Officials urge the public to prepare for hurricane season with a family emergency plan and disaster supply kit with at least two weeks’ worth of food, water, medicine and other essentials.

Gov. Josh Green also urged residents to take these recommendations "to heart," and proclaimed this to be Hurricane Preparedness Week in Hawaii.

Due to the impact of the COVID-19 pandemic, he said, Hawaii is experiencing a shortage of health care workers, and hospitals are currently full, so residents need to be "super prepared before the storms come."

U.S. Rep. Ed Case on Thursday announced a $1.5 million grant from the Federal Emergency Management Agency for Lanakila Pacific to fortify its facility and protect its reserve food supplies during severe storms.

More information on preparing for hurricanes is available at

Are you prepared?

When: June 1-Nov. 30, 2023

What: NOAA predicts a near-to-above-normal hurricane season, with 4-7 tropical cyclones.

Where: Central Pacific region

Prepare: A 14-day supply kit of food, water, other essential items, and a battery-operated radio. Develop an evacuation plan, know where shelters are located, get an insurance checkup, document possessions.

More info: Visit (click on get ready).


Hurricane season begins Thursday and continues through Nov. 30. Be prepared with a 14-day supply kit of food, water and other essential items. Also develop an evacuation plan, know where shelters are, get an insurance checkup and document possessions.

Water stored in plastic containers

One gallon per person, per day for two weeks is good. More is better.

Nonperishable food

Ready-to-eat canned goods, including meat, fish, poultry, fruits, vegetables and soup as well as juice, staples (salt, sugar, pepper, spices, etc.), energy bars, vitamins, food for infants, food for pets and favorite snacks.

Clothing and bedding

One complete change of clothes per person, diapers for babies, sturdy shoes or work boots, rain gear, blankets or sleeping bags, hat and gloves, sunglasses.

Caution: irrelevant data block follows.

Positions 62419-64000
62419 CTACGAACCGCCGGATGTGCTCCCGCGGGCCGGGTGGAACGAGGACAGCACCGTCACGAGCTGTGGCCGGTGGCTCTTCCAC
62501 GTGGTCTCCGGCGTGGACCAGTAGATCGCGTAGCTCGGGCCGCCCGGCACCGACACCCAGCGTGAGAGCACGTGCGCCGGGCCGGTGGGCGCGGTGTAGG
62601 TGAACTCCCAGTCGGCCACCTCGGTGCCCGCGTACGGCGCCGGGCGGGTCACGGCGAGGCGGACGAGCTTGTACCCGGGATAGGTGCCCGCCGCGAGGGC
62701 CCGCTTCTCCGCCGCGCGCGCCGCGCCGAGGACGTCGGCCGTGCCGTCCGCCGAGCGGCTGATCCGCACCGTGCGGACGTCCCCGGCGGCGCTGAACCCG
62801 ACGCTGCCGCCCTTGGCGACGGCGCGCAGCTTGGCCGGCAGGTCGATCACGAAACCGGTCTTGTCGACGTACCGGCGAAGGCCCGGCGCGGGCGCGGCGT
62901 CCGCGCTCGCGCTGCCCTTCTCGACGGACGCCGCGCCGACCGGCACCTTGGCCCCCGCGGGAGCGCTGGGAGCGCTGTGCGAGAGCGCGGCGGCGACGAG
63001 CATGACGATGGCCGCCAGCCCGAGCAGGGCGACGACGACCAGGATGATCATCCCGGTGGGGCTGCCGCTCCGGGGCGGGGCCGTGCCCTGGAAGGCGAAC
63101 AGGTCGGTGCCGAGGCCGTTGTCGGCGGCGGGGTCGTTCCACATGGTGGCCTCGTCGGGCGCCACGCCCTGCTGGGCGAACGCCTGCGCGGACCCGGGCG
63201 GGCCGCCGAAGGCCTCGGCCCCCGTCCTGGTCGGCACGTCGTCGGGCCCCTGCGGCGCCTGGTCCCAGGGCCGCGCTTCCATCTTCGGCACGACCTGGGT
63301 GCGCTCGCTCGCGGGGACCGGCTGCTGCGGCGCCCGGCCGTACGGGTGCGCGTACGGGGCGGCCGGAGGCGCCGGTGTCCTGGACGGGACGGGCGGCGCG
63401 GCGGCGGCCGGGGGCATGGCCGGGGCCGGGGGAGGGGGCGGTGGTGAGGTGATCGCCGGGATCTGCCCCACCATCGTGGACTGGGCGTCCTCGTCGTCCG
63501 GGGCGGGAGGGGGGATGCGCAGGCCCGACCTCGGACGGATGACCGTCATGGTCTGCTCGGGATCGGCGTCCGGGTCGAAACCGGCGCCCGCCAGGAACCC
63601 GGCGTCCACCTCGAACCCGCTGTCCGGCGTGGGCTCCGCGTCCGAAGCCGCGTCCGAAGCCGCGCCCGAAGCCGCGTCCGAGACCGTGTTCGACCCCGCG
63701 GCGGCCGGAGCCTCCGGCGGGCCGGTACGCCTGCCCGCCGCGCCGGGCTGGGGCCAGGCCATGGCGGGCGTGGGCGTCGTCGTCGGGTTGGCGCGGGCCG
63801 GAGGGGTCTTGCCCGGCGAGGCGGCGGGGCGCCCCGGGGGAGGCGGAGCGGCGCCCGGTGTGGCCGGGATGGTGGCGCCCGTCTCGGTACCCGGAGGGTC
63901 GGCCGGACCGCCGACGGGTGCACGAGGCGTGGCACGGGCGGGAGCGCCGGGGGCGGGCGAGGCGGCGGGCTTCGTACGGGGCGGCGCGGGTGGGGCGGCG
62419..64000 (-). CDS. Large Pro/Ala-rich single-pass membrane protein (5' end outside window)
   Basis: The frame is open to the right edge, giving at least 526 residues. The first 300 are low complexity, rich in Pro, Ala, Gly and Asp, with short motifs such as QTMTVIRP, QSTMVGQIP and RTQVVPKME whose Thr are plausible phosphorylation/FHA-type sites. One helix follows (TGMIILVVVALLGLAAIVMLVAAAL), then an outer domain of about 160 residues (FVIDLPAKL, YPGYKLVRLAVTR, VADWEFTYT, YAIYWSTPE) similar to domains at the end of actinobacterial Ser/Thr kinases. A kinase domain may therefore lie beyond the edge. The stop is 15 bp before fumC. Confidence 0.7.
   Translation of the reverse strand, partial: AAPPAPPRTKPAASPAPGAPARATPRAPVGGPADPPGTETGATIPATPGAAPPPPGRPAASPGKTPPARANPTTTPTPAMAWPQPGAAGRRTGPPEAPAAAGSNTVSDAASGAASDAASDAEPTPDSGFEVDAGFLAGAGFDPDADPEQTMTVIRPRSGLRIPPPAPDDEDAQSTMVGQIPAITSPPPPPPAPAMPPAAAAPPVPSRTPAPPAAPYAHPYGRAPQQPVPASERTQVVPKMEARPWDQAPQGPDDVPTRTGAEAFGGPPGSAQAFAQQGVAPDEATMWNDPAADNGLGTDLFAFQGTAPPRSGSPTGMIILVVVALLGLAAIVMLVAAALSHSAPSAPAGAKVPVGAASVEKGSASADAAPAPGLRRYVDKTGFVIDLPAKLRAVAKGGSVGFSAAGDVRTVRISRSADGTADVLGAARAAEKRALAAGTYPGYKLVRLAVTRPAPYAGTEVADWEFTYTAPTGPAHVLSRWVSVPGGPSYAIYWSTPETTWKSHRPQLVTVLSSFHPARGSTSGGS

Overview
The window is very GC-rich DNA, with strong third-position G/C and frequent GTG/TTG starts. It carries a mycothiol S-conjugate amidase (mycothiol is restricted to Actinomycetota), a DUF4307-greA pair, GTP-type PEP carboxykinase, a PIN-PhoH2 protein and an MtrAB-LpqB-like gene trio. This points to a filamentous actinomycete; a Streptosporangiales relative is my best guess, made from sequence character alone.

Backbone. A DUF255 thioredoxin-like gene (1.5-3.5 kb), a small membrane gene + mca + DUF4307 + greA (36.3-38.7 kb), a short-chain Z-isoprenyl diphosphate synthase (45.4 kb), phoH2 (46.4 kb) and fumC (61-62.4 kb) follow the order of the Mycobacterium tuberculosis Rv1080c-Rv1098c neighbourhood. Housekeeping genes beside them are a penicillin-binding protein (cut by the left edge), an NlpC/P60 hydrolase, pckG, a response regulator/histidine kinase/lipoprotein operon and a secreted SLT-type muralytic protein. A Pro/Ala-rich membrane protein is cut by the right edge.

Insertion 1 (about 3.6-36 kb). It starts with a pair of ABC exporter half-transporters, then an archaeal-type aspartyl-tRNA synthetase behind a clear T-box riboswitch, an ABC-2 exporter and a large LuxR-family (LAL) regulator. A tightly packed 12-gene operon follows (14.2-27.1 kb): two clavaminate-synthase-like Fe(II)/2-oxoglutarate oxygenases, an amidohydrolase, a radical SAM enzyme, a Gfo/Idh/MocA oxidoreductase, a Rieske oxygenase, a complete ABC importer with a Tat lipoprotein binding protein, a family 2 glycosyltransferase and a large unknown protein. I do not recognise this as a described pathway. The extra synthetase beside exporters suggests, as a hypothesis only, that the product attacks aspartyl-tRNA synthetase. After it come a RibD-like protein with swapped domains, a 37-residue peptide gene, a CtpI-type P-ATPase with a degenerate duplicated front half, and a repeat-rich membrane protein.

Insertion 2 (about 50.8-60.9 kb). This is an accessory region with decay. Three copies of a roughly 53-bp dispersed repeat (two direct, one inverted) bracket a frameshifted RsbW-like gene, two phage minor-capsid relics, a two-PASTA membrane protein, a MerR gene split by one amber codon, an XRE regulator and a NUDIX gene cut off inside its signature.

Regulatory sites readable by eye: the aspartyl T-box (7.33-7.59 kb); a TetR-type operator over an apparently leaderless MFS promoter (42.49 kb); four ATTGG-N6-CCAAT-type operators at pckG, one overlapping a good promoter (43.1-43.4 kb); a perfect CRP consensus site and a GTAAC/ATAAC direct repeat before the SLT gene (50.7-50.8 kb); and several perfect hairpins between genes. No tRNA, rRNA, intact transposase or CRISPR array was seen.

First-aid kit

Include bandages, alcohol wipes, antibiotic cream and other wound-care supplies. Add nonprescription drugs such as Ibuprofen or aspirin, antacids, ipecac or activated charcoal (to induce vomiting), laxatives or stool softeners.

Prescription medications

Include prescription medications such as insulin, heart and blood pressure medications, even an extra pair of glasses. (NOTE: Prescription medications expire and need to be rotated.)

Tools and supplies

Emergency preparedness manual, important documents (birth certificates, Social Security cards, insurance policies, etc.), paper cups, plates, plastic utensils, battery-operated radio and extra batteries, flashlight and extra batteries, cash or traveler's checks, change, manual can opener, utility knife, gloves, fire extinguisher, tent, pliers, duct tape, compass, waterproof matches, aluminum foil, plastic storage containers, signal flare, paper, pencil, sewing kit, medicine dropper, wrench, whistle, plastic sheeting, map.


Toilet paper, wet wipes, soap, liquid detergent, feminine supplies, deodorant, toothpaste or denture supplies, toothbrush, plastic garbage bags and ties, plastic bucket with tight lid, disinfectant spray, sunscreen and mosquito repellent, household bleach.

>> More information: Visit (click on "Get ready").

Source: State Department of Health

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Are you prepared? When What Where Prepare More info EMERGENCY SUPPLIES CHECKLIST Water stored in plastic containers Nonperishable food Clothing and bedding First-aid kit Prescription medications Tools and supplies Sanitation More information: